As if stealing your personal data wasn't bad enough, one form of Trojan malware has now become the first of its kind by also infecting victims with ransomware, forcing targets to pay to regain access to their computer as well as compromising their credentials.
Betabot, which steals banking information and passwords, has been around since March 2013. It disables antivirus and malware-scanning software on infected Windows machines before modifying them to steal users login credentials and financial data.
But now, according to cybersecurity researchers at Invincea, Betabot is "breaking new ground", becoming the first known weaponised password-stealing malware that also infects victims with ransomware in a second stage of attack.
Smartphone infection rates nearly doubled during the first half of this year, from 0.25 percent to 0.49 percent compared to the second half of 2015, according to a report released today by Nokia.
Nokia provides endpoint malware detection services to major mobile carriers and covers 100 million devices around the world, with the exception of China and Russia, said Kevin McNamee, director of the Nokia Threat Intelligence Lab.
Android is the most targeted device, accounting for 74 percent of the infections.
IPhones accounted for 4 percent and Windows phones did not show up in the statistics, due to their low market share and low infection rates.
The remaining 22 percent of infections were laptops and personal computers connecting via tethered smartphones or WiFi hotspots.
Infection rates varied by month, with a spike in April. Mobile infections hit an all-time high that month, with one out of every 120 smartphones having some form of malware infection, such as ransomware, spyphone applications, SMS Trojans, personal information theft and overly aggressive adware.
In December 2014, ESET released a white paper about TorrentLocker, a crypto-ransomware family spreading, via spam, email messages that impersonated local postal service, energy or telecom companies. The paper described its distribution scheme, its core functionalities, its network protocol and exposed some similarities with the Hesperbot banking trojan.
During the last few months, we decided to take a look at new samples to check the current state of this malware family. This article summarizes the results of our analysis and compares the 2016 campaigns against our research from late 2014.
Late last week, Apple released iOS 9.3.5 to patch three zero-day bugs that could be used to access personal data on an infected phone. Dubbed "Trident," the bugs were used to create spyware called Pegasus that was used to target at least one political dissident in the United Arab Emirates.
Today, Apple has released updates for Safari 9 and OS X El Capitan and Yosemite that collectively patch the three "Trident" bugs in its desktop operating system. It's not clear whether the bugs affect Mavericks or any older versions of OS X, but we've reached out to Apple for comment and will update the article if we receive a response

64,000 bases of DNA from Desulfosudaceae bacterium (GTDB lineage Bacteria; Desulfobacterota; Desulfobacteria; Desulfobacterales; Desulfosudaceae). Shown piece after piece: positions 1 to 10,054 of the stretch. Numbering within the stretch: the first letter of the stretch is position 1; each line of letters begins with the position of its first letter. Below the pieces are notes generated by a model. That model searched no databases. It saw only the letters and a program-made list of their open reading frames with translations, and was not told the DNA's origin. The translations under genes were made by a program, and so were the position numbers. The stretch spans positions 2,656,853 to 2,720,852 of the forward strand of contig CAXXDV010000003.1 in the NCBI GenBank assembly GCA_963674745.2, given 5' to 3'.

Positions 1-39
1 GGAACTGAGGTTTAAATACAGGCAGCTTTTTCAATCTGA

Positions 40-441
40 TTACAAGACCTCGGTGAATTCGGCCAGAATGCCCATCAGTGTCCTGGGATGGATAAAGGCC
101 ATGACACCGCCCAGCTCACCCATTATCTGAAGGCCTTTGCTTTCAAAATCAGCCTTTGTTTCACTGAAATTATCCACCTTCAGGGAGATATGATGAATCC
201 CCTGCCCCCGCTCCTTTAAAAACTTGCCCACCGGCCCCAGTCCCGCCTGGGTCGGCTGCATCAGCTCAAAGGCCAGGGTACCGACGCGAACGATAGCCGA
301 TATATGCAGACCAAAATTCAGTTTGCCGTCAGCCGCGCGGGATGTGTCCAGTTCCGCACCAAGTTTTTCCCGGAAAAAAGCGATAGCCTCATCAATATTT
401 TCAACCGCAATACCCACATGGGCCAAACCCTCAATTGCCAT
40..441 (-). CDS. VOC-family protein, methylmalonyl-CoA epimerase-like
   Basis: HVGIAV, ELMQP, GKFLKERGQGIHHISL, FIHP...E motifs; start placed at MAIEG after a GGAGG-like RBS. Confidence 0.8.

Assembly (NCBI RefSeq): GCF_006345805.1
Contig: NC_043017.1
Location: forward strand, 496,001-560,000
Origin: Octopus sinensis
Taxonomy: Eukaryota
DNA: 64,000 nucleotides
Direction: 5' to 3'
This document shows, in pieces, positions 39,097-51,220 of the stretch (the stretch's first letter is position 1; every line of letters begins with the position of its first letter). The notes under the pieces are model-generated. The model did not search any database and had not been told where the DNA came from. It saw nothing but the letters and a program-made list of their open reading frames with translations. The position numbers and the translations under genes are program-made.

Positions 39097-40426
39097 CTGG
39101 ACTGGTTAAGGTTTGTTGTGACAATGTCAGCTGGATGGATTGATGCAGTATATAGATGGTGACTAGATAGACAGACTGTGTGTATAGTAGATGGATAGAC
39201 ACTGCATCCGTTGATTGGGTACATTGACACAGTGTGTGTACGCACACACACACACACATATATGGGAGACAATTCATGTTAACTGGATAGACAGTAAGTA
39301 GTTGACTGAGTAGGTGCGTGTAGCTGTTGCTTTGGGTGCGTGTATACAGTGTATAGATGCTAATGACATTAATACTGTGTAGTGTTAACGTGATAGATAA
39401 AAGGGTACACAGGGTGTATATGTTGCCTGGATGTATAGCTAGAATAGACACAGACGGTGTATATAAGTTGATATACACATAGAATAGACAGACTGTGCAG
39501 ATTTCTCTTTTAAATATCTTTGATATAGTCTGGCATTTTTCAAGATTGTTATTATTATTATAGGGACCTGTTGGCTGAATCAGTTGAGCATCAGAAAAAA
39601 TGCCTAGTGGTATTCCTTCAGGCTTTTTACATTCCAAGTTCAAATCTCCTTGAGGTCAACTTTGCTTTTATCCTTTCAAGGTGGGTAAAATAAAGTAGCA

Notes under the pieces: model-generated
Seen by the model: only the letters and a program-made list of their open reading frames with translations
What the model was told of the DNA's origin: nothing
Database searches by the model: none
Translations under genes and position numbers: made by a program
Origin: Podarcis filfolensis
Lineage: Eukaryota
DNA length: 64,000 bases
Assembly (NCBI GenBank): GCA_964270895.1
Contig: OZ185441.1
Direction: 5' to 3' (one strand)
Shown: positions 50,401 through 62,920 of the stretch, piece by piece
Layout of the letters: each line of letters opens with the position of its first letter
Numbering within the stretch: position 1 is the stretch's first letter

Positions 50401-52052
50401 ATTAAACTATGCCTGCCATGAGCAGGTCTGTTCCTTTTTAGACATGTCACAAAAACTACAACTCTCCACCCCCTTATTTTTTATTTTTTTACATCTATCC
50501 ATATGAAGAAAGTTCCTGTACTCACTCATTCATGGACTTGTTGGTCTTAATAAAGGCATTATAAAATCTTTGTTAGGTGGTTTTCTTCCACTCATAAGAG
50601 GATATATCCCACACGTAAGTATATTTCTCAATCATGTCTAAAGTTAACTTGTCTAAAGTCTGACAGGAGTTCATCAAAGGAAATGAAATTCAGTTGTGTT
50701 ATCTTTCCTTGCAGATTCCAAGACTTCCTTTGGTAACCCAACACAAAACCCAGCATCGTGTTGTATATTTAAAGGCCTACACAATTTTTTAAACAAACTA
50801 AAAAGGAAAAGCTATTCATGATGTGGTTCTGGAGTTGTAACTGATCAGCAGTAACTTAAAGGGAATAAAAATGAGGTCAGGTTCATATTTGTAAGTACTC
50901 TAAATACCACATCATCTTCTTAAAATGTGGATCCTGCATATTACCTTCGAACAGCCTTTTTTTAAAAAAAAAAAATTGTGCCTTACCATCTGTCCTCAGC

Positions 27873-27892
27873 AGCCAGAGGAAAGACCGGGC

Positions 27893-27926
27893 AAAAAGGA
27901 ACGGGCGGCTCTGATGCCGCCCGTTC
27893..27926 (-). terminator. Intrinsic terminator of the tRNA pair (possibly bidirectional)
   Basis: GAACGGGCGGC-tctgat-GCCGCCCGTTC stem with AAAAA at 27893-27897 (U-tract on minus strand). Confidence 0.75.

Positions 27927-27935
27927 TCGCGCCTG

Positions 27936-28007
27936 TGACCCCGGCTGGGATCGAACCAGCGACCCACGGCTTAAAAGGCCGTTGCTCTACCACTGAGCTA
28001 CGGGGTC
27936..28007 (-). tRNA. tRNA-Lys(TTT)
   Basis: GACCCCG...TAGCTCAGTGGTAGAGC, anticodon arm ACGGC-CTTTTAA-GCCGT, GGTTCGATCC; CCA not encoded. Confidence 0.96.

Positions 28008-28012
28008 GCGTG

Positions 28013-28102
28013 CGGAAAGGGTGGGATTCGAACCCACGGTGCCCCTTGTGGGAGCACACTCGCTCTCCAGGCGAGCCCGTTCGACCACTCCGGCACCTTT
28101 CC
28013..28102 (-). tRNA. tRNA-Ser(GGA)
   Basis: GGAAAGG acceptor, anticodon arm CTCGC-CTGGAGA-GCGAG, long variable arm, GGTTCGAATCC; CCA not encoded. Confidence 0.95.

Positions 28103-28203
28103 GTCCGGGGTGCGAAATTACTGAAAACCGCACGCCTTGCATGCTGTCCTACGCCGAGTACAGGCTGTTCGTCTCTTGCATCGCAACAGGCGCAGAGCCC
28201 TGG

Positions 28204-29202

The world has seen the most unsettling attack yet resulting from the so-called Rowhammer exploit, which flips individual bits in computer memory. It's a technique that's so surgical and controlled that it allows one machine to effectively steal the cryptographic keys of another machine hosted in the same cloud environment.
Until now, Rowhammer has been a somewhat clumsy and unpredictable attack tool because it was hard to control exactly where data-corrupting bit flips happened. While previous research demonstrated that it could be used to elevate user privileges and break security sandboxes, most people studying Rowhammer said there was little immediate danger of it being exploited maliciously to hijack the security of computers that use vulnerable chips. The odds of crucial data being stored in a susceptible memory location made such hacks largely a matter of chance that was stacked against the attacker. In effect, Rowhammer was more a glitch than an exploit.
Clickers gonna click. Despite mandatory corporate training, general security awareness, and constant harping about the risks of clicking on unverified links in e-mails and other documents, people have been, are now, and forever will click links where exploit kits and malware lurk. It's simply too easy with the slightest amount of targeted work to convince users to click.
Eric Rand and Nik Labelle believe they have an answer to this problem—an answer that could potentially derail not just phishing attacks but other manner of malware as well. Instead of relying on the intelligence of users, Rand and Labele have been working on software that takes humans completely out of the loop in phishing defense by giving clicks on previously unseen domains a time out, "greylisting" them for 24 hours by default. The software, a project called Foghorn, does this by intercepting requests made to the Domain Name Service (DNS).